The Yellow Brick Road To Better Health
Tuesday, September 12th, 2017 | 364 Views
As consumers take a greater interest in foods that are beneficial for their health, how can cheese manufacturers lower sodium and fat levels to meet this demand? By Sherlyne Yong
Cheese has long been a tasty and nutritious option favoured by many, serving as a source of essential nutrients that include calcium, protein, zinc, phosphorus, magnesium, vitamin A as well as vitamins B2 and B12. However, as consumers take on a healthier approach towards their diet, they are also increasingly wary of the levels of fat and sodium that cheese contains.
Rising rates of obesity and chronic illnesses have led governments around the world to lobby for reduced fat and low sodium food items. This is evident worldwide, including countries like the US, Australia, New Zealand and the UK.
According to the Dairy Industry Report by the Association for Packaging and Processing Technologies (PMMI), nearly half (48 percent) of dairy processors in the US are responding to this demand for a healthier lifestyle with options that are low fat, fat-free, lactose-free, organic, with reduced sodium or sugar, or fortified with probiotics, nutrients, calcium and protein.
Despite how straightforward it sounds, applying the above to cheese products is a far more complex issue, especially so when it comes to reducing fat and sodium. With natural cheese comprising just four ingredients—milk, starter cultures, enzymes and salt—both salt and fat play essential roles in developing flavours as well as organoleptic properties.
n the cheese making process, starter cultures such as lactic acid bacteria and other adjunct cultures are first added to the milk. The cultures are essential for flavour development, but also serve to facilitate coagulation by lowering the pH. Apart from helping with whey expulsion, the acid produced will also determine the final cheese moisture, flavour and texture.
An enzyme, rennet, is then added to the cheese milk and the mixture left to curdle. Once achieved, curd and whey (mostly water and lactose) are separated. Salt, typically sodium chloride, is then added to the process to finish its transformation into cheese. The three ways of doing this include brine salting, adding salt before pressing, or surface salting after pressing.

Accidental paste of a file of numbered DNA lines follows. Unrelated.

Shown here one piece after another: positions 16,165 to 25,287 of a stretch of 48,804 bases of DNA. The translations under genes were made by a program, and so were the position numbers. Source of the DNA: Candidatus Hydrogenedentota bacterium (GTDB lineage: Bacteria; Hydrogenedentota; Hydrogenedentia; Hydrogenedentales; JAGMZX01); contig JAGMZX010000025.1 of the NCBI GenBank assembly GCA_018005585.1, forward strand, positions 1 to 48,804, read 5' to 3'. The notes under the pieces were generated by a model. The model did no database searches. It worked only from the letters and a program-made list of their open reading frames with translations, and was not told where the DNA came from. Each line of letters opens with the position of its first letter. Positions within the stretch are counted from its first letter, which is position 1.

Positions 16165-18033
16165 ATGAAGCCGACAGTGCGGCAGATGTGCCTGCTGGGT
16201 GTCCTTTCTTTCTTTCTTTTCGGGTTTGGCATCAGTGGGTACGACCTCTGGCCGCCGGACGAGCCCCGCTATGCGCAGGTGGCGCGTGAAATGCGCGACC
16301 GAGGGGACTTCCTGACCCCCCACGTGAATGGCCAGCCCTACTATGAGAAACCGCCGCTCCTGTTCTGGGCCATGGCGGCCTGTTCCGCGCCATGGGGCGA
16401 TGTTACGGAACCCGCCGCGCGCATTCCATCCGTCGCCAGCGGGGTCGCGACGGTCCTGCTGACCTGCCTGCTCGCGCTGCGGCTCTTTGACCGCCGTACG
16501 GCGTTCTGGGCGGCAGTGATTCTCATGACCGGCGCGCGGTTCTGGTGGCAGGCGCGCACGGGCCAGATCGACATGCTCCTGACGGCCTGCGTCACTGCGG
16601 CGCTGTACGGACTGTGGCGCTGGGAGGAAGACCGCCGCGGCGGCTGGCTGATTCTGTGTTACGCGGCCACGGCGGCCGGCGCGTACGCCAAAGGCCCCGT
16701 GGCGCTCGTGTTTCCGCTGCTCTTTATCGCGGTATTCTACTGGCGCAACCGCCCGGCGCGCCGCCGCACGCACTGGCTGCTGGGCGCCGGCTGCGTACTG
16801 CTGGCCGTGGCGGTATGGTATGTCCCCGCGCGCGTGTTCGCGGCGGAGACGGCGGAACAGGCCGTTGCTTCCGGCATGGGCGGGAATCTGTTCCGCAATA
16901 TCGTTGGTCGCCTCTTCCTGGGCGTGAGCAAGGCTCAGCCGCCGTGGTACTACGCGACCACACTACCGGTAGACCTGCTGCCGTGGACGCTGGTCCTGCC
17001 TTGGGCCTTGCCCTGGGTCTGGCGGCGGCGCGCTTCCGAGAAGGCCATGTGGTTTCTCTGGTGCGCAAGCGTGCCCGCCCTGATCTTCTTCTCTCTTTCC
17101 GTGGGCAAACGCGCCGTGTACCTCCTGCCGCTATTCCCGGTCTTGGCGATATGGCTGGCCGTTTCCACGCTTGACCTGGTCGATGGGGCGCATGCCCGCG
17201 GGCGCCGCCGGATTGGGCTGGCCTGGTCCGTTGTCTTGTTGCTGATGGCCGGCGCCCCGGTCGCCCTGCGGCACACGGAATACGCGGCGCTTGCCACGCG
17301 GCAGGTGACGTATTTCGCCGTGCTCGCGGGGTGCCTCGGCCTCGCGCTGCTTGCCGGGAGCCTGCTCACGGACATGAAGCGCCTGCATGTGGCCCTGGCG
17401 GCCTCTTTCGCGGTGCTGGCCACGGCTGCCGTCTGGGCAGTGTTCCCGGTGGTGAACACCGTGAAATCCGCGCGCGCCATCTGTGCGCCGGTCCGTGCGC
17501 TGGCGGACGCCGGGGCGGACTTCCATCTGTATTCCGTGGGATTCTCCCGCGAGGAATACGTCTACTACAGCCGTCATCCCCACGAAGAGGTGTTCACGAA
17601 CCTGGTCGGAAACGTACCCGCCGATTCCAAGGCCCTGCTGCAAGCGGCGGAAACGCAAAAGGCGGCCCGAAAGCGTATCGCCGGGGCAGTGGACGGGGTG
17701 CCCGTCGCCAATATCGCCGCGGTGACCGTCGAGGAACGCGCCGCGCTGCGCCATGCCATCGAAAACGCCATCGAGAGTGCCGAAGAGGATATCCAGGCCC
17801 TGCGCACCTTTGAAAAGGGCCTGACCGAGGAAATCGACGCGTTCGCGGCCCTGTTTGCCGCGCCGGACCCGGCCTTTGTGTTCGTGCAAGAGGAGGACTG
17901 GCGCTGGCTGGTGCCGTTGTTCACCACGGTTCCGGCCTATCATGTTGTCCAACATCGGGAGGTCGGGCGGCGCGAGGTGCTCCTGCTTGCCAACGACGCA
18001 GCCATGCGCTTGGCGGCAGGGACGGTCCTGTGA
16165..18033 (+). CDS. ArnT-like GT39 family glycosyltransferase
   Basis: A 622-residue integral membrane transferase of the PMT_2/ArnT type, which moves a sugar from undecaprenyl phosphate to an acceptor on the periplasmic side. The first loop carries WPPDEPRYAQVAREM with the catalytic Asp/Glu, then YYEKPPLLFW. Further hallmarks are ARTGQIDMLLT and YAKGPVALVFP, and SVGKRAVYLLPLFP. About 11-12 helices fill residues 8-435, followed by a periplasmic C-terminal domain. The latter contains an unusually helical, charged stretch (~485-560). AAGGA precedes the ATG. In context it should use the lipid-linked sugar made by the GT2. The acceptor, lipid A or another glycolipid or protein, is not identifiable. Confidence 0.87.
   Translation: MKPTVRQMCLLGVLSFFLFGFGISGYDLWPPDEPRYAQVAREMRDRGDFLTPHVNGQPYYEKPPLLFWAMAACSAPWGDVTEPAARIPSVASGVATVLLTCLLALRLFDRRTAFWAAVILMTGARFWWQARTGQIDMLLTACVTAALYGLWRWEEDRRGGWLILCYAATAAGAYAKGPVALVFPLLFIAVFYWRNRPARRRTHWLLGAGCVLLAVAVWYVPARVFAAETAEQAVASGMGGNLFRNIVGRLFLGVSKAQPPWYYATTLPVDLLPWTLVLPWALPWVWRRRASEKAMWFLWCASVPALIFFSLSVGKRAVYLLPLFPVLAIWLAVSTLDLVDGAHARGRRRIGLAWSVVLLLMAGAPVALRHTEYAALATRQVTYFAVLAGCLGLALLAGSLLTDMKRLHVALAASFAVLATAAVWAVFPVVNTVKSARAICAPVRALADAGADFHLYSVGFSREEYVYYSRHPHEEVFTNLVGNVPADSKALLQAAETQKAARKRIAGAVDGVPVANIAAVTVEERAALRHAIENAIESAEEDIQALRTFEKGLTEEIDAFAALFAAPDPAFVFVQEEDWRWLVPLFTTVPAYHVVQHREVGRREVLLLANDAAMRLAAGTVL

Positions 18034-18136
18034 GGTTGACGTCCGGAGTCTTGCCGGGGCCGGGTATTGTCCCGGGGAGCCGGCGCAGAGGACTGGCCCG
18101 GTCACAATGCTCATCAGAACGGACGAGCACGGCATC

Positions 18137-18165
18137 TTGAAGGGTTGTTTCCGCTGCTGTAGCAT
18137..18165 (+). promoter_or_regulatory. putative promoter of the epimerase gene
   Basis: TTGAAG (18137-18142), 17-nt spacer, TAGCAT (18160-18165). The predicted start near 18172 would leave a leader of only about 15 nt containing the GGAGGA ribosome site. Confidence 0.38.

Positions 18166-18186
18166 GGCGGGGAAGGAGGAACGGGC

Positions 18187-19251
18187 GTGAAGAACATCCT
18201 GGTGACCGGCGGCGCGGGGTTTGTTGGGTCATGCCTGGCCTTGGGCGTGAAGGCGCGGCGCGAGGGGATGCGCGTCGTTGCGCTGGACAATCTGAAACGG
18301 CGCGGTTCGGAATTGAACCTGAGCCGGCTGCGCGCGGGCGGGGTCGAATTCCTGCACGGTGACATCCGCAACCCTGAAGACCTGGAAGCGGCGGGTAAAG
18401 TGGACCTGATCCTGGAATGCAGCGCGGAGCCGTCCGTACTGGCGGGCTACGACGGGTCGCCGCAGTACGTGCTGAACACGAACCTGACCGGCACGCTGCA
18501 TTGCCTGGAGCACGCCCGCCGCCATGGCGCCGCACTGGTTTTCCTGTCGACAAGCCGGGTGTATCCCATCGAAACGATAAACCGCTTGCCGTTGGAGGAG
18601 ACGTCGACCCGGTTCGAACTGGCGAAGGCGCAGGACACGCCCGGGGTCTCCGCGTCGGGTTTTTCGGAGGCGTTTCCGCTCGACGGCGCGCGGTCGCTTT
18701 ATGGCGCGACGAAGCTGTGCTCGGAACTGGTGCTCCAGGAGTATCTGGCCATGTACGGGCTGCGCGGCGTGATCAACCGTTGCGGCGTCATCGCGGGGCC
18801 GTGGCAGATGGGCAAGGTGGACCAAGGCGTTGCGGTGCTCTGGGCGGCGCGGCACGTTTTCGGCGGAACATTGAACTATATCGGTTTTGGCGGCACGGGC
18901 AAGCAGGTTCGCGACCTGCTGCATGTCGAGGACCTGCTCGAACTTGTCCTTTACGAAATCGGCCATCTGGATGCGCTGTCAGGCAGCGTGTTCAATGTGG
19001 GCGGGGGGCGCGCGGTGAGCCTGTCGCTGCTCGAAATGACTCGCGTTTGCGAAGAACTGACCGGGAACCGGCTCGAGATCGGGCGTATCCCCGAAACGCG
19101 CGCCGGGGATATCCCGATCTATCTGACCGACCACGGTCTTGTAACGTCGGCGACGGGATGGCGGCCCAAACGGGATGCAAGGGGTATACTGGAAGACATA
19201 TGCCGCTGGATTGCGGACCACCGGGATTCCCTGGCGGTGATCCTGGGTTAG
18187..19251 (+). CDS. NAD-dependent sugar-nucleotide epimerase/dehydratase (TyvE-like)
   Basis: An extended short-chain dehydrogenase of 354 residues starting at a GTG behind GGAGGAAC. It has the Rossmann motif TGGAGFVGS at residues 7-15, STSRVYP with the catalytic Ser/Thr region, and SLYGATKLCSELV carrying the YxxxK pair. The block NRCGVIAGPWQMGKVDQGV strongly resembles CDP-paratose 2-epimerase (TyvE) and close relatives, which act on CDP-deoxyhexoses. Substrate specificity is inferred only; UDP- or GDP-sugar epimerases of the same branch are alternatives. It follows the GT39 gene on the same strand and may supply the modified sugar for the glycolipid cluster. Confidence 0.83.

Salt is an important component of cheese that not only acts as a natural preservative, but also heavily impacts the firmness, flavour and safety of the final product. It keeps moisture at bay and slows acid development while keeping spoilage bacteria in check, which are less salt tolerant than the ‘good’ lactic acid bacteria. It also helps to ripen the cheese and is responsible for the salty flavour found in the eventual product.
With the many functions that it provides—enhancing taste, masking bitter off-notes, reducing water activity and influencing texture—reducing salt can be a real challenge for manufacturers as it heavily impacts flavour, body, texture, consumer acceptance, shelf life and food safety.
A Low Sodium Solution
One of the challenges that the industry faces is answering the call for a standardised salt reduction target. This is impossible to achieve as cheese by itself contains varying levels of salt, with some more than others.
For instance, aged and hard cheeses tend to have more salt while soft cheeses have less of it. As a result, they are softer, contain more moisture, and also have a shorter shelf life. However, in soft cheeses, sodium chloride is crucial for moisture retention and maintaining cheese quality. This highlights the conundrum that manufacturers typically face when it comes to salt reduction due to the nuances involved.
|Maurizio Pesce, Milan, Italy||
Javier Lastras, Spain
More than flavour development, salt also plays a functional role and supports the structural development of cheese. Researchers have found that reducing salt content from 0.9 percent to 0.6 percent was enough to alter the balance of volatile compounds and organic acids. It was also found that salt helps to prevent hydrophobic bitter peptides from forming, which meant that reduced levels of the compound would lead to an enhanced bitter after-taste.
Due to salt taking on multiple hats, the industry has been hard-pressed to find a perfect solution. Potassium chloride is about the closest substitute to sodium chloride that is being used in the market as they both share a similar cation.
An Equally Salty Alternative
University of the Fraser Valley
Didriks, Cambridge, US
Potassium chloride is a substitute suitable for cheese making that helps to lower sodium content without scrimping on saltiness. Studies have shown that it works well in maintaining the functional and microbiological properties of cheese, and also contains the nutritional benefit of reducing blood pressure, which helps to lower the risk of cardiovascular disease.